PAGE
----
For mothers for the first time, we’re sure you’ll be experiencing mixed feelings of excitement and fear. Once you are pregnant, you’ll start thinking about eating good food and will opt in for a healthy lifestyle to give your growing baby the best possible nutrition. But as the due date edges closer, you would probably be thinking about the day of delivery, and  how you will give birth to your baby. And what the options could be for your delivery; whether a vaginal birth or a c-section.

Almost every woman knows the intensity of pain a woman endures during natural birth; We hear from our friends mothers and sisters, how intense the pain will be. This creates a sense of anxiety and could cloud the feeling of happiness about the entry of a new family member. Some women endure more pains than others during delivery and C-sections have become a blessing for many women who couldn’t easily deliver their children naturally and for those with high-risk pregnancies. But  many women have started choosing cesarian-section in order to avoid the pain of natural birth anyway.

And if you want to choose to have a c-section just to avoid labour pains think twice. For you can opt for a delivery called a “Painless delivery” or an “Epidural delivery”.


So what is Painless Delivery?

Simply put, painless delivery is a normal vaginal delivery without the challenge of enduring the labour pains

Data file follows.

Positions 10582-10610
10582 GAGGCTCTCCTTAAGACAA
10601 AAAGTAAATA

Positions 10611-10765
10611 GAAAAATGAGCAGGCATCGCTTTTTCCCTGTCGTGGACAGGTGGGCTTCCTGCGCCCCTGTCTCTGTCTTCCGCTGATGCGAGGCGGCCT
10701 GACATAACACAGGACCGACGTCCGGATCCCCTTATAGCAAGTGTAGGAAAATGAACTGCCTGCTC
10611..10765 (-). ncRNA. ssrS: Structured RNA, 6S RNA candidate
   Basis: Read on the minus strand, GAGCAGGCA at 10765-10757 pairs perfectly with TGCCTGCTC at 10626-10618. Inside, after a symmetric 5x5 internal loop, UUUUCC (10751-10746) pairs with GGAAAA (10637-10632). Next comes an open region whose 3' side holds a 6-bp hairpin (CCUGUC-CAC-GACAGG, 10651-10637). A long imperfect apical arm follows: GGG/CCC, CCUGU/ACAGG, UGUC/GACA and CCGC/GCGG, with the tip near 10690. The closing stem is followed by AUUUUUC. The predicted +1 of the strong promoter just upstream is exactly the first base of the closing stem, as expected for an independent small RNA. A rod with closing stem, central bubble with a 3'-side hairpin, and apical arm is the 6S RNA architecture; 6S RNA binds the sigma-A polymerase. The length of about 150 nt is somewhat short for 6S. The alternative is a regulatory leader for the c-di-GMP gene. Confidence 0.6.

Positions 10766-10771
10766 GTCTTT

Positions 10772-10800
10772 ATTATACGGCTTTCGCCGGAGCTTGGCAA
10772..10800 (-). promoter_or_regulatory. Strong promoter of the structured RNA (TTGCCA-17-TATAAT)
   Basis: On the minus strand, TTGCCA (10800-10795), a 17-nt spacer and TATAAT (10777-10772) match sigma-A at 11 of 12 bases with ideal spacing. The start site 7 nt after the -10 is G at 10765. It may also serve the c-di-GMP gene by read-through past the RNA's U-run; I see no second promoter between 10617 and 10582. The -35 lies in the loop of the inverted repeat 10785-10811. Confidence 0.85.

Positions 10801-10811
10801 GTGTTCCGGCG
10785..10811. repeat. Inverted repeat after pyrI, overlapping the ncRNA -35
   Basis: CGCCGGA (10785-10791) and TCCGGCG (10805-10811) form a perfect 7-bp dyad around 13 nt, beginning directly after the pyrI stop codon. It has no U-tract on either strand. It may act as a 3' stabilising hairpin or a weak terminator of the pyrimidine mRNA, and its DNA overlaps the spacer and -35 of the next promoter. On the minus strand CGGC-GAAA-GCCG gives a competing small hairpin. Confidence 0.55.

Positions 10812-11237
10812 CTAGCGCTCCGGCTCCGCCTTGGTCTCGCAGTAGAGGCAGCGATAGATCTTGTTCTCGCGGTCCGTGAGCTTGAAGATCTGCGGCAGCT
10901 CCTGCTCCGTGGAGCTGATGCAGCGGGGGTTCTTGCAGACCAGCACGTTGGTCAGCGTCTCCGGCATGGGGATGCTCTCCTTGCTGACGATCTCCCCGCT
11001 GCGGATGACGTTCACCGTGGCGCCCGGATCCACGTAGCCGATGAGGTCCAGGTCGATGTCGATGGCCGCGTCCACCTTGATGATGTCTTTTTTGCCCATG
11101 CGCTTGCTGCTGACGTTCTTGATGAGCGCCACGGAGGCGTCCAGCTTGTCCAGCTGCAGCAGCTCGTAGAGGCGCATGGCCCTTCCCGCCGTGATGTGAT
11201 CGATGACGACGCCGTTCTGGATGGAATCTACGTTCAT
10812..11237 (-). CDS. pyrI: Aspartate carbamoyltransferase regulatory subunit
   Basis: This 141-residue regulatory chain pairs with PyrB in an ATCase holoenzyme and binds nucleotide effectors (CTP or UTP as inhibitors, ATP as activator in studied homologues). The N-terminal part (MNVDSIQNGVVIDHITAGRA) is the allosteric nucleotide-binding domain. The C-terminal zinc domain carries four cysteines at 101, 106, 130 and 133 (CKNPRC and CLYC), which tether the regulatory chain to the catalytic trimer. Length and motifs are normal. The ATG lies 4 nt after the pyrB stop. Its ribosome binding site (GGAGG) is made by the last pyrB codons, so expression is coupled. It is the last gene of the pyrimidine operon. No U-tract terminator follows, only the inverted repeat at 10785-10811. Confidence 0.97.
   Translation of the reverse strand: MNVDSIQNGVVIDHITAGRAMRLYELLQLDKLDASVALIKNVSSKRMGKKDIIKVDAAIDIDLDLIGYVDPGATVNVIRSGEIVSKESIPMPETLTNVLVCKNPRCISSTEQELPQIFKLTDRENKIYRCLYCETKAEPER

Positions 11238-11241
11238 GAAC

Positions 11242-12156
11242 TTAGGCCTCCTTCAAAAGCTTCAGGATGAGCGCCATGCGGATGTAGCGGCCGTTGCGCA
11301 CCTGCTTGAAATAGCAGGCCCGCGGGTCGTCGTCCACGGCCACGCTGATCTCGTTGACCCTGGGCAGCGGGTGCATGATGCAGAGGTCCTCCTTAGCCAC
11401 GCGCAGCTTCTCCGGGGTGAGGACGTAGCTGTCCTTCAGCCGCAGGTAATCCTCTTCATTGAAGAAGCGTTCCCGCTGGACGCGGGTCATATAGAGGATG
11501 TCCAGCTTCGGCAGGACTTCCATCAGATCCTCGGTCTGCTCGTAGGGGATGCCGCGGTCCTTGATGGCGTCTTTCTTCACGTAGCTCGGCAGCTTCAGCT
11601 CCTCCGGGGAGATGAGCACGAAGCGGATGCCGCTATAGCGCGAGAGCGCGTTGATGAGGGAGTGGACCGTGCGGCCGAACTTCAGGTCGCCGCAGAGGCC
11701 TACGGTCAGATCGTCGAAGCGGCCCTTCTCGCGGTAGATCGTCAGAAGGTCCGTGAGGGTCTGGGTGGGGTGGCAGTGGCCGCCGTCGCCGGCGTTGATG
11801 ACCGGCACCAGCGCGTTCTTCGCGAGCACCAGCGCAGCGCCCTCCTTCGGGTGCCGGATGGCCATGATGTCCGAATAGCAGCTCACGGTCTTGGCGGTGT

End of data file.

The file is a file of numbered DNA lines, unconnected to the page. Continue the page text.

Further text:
With Epidural anesthesia, where the anesthetist uses drugs to numb the nerves supplying to the lower part of your body. As a result the contractions will progress normally as they would in a normal vaginal delivery but would be painless.



How is it administered?

Epidural anaesthesia is administered by the anaesthetist. It is initiated after the active labour has started. Active labour involves strong uterine contractions that will push the baby down the birth canal. This causes the cervix to dilate. These strong contractions of the uterus are the cause for the pain.

The anaesthetist encourages you to take a comfortable position by lying on your side and pull your legs and head into your tummy as much as possible. This can be little challenging with your bulging tummy coming in the way. But fortunately for us, the experienced anaesthetists can put the drug in the correct area in the spinal column pretty quickly.

Subsequently the delivery is conducted as usual. You would be expected to voluntarily contract your abdomen and attempt to push the baby as before, though painlessly!

In rare situations, because of the drug there could be rapid and severe fall of bloodpressure Usually to counter that, doctors give intravenous fluids to increase the volume of blood. Mothers may experience headaches later and some difficulty with urination may be experienced transiently. Efforts to push the baby may be less due to numbness and that needs to be compensated by using a vacuum applicator occasionally.

Leave a Reply

Your email address will not be published.